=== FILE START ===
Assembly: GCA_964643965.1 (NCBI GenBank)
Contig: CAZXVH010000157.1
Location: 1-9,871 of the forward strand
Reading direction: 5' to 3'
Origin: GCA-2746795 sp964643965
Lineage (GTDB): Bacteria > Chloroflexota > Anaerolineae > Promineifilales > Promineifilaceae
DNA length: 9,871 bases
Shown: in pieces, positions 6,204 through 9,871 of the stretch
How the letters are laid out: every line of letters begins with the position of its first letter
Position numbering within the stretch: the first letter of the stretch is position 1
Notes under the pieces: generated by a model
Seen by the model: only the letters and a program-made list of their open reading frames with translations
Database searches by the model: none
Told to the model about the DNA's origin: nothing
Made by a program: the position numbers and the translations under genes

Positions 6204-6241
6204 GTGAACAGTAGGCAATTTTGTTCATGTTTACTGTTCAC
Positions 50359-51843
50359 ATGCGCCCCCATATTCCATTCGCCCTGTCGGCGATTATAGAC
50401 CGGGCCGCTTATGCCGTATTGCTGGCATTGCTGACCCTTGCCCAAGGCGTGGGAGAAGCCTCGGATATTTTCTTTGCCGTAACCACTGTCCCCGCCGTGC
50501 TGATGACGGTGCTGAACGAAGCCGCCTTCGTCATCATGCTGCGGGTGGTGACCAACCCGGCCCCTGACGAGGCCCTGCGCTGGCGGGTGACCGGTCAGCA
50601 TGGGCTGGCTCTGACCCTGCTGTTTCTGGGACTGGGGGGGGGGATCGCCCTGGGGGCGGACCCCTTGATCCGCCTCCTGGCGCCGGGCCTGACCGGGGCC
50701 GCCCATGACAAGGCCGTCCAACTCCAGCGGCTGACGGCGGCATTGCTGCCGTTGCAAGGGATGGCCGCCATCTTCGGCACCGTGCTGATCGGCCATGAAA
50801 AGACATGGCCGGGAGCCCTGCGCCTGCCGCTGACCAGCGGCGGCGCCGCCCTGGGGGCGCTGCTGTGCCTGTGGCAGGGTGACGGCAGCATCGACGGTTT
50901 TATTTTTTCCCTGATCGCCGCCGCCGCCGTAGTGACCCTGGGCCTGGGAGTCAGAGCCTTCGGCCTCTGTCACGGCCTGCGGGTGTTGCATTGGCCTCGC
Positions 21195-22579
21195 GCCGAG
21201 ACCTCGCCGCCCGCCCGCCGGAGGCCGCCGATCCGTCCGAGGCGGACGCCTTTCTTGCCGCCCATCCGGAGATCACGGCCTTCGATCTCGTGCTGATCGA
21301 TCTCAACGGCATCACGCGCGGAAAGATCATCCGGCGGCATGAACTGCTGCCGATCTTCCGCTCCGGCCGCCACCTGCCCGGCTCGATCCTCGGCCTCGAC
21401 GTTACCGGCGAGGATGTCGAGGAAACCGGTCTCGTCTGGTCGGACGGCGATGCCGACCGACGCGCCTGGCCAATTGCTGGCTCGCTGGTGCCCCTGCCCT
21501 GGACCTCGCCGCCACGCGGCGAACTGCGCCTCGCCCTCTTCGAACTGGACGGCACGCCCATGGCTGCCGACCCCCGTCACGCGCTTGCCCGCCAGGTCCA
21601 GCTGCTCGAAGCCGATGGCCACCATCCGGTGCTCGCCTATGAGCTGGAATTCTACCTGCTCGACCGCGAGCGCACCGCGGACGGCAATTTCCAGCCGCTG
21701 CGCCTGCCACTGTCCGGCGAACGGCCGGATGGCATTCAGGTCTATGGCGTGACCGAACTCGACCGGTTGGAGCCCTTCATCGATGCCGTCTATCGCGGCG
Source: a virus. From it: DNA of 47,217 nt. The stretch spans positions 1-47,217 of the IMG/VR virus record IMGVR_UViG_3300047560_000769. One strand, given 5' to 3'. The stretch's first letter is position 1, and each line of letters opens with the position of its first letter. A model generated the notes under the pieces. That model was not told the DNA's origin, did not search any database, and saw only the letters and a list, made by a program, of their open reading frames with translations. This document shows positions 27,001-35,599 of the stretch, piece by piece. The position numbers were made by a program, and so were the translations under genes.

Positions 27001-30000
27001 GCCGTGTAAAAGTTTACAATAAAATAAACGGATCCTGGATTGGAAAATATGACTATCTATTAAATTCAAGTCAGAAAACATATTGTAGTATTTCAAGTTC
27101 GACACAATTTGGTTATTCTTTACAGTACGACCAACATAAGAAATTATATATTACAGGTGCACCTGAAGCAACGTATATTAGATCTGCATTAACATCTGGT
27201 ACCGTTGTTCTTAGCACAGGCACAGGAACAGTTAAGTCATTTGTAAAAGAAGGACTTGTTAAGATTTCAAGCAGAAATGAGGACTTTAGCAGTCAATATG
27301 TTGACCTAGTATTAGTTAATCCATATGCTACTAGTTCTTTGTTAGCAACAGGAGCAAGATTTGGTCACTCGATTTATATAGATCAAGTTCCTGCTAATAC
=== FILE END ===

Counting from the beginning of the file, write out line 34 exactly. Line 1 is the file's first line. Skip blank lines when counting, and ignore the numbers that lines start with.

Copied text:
Source: a virus. From it: DNA of 47,217 nt. The stretch spans positions 1-47,217 of the IMG/VR virus record IMGVR_UViG_3300047560_000769. One strand, given 5' to 3'. The stretch's first letter is position 1, and each line of letters opens with the position of its first letter. A model generated the notes under the pieces. That model was not told the DNA's origin, did not search any database, and saw only the letters and a list, made by a program, of their open reading frames with translations. This document shows positions 27,001-35,599 of the stretch, piece by piece. The position numbers were made by a program, and so were the translations under genes.